The Charlotte News
Tuessday, July 9, 1940
Adolf Is Here
He Already Has Possession Of Bases in America
What we had better realize clearly is that there is no longer any question of Adolf Hitler acquiring bases in this hemisphere. He has already acquired them.
They are Greenland and the French possessions in America--the islands Miquelon and St. Pierre, Martinique, Gaudeloupe, plus French Guiana.
Greenland belongs to Denmark. But the Government of Denmark is today absolutely under the control of Hitler, and his legal possession of Greenland is as real as though the Nazi flag were over it.
We had better understand also that the present French Government is a Nazi Government. Petain is only a figurehead. Real power is Pierre Laval, long a Fascist sympathizer. And Pierre Laval obviously means not merely to submit to the Nazis, he means actively to ally himself with them by way of getting the best terms for a Fascist France. That was evident when, in absolute defiance of all promises to Britain, he ordered the French fleet to fight its way home. And the fact that French planes have attacked Gibraltar makes it conclusive.
Martinique and Guadaloupe are departments of France with the same status as any of the departments in France proper. And Martinique, Guadaloupe, Miquelon, St. Pierre, and French Guiana are all governed by men directly under orders from Vichy. They show every sign of intending to remain loyal to the new Laval regime. Which simply means that Fascism is already set up in this hemisphere.
What does Greenland mean? It means this. From Bergen, Norway, to the Shetland Islands is 223 miles. To the Faroe Islands it is 190 more, then 280 to Iceland, also a Danish possession. From Reykjavik, Iceland, to Greenland it is 500 miles, along the line of the proposed Northern Air Route from Chicago to Berlin. From Godthaab, Greenland, to Port Burwell, in Labrador, is 500 miles. A stone's throw from Port Burwell is the province of Quebec. From Quebec City to Boston, as the crow flies, is about 250 miles, to New York about 350. From Montreal to New York and Boston the distances are smaller still. From Sault Ste. Marie to Chicago is about 300 miles, from Hamilton to Detroit about 125, from Vancouver to Seattle about 75.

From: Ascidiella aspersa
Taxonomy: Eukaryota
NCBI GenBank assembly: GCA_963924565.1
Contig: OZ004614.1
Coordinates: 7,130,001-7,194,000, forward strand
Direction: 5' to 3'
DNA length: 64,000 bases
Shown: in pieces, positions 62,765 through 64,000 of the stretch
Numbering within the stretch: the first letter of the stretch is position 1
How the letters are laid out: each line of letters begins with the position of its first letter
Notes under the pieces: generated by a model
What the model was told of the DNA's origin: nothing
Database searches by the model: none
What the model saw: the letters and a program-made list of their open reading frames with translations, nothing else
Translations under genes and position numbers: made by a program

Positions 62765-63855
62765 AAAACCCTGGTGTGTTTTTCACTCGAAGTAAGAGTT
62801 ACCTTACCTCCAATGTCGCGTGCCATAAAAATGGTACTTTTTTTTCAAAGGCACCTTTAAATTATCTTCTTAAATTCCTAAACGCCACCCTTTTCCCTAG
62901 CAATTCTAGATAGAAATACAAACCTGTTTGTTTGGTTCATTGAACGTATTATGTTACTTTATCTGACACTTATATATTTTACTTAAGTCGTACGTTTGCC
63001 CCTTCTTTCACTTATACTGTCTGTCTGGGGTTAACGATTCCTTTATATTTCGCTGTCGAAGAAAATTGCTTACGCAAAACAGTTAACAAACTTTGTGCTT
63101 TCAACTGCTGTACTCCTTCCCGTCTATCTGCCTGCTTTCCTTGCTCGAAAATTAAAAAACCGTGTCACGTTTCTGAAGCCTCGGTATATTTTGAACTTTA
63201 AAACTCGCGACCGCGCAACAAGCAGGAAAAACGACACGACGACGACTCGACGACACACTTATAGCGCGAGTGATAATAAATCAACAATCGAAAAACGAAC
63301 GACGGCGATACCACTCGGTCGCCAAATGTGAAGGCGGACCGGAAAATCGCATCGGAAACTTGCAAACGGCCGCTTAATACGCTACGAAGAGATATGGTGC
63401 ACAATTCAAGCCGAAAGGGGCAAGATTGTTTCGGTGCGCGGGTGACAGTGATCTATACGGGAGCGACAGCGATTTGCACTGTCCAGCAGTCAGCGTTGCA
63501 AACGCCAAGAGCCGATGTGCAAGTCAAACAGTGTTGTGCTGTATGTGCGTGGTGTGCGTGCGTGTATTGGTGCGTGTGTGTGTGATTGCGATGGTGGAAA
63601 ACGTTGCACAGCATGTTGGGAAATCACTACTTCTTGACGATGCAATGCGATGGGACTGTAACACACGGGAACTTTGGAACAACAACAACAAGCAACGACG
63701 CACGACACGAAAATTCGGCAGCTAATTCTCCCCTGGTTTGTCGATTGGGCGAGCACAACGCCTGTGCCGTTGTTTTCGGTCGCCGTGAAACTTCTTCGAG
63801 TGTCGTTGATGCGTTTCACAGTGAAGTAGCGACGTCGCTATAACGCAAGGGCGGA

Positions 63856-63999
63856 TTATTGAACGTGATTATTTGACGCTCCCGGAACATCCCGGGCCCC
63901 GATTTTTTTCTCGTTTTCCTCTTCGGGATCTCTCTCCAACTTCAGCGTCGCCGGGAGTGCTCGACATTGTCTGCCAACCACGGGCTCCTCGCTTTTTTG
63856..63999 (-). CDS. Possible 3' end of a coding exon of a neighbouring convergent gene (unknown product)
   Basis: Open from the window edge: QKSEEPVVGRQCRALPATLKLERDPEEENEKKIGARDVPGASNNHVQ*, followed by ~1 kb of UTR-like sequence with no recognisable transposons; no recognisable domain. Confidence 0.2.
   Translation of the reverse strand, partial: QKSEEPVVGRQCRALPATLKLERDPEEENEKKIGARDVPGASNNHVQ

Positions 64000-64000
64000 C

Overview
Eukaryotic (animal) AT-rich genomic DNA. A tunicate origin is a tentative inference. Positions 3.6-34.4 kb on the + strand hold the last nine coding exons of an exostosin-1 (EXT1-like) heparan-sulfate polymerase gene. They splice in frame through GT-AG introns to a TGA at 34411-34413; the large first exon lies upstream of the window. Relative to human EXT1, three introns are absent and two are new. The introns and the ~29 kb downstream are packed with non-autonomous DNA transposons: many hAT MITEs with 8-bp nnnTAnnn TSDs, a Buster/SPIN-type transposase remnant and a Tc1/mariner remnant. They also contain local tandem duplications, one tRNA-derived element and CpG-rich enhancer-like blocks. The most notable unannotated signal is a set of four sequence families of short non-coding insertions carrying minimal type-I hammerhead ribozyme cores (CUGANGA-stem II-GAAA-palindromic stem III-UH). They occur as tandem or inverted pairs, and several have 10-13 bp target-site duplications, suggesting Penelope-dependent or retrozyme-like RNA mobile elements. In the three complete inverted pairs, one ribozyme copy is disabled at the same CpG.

Two of the links in the Atlantic chain do not now belong to Hitler. The Shetlands belong to Britain, the Faroes, under Danish sovereignty, have been occupied by Britain. But even with these out, the distance from Bergen to Iceland is only 693 miles, easy flying. And of course if England falls the Shetlands and the Faroes will go to Hitler also. As for Miquelon and St. Pierre, they lie 30 and fifteen miles off Newfoundland. They are sandpits inhabited by fishermen, could be occupied easily either from Greenland or from the Azores, which Hitler is expected to take from Portugal soon--would make admirable air bases. Newfoundland is separated from Labrador and the Province of Quebec only by the narrow Belle Isle Strait. It commands the Gulf of St. Lawrence. And across the gulf from it lies Nova Scotia, which would make an even better base for attacking New York and Boston and the cities already mentioned.
Martinique and Guadaloupe lie about 300 miles off the coast of Venezuela. About 300 miles northeast lie the American possessions, the Virgin Islands and Porto Rico. The islands have good naval harbors.
French Guiana commands the mouth of the Orinoco, its capital, Cayenne, lies about 500 miles from Para, Brazil, in striking distance of the Venezuelan capital.
Hitler is not likely to attempt fully to take over these possessions until he has disposed of the British navy, of course--preferring to lull as much as possible. Nevertheless, his note asserting that the Monroe Doctrine is "untenable" plainly announces his ultimate purpose. And meantime he will certainly move heaven and earth to make sure that they are ripe for his occupation when he is ready. Once in these islands, his task of taking over the British West Indies possessions, which absolutely command the Caribbean and the entrance to the Panama Canal, will be much simplified.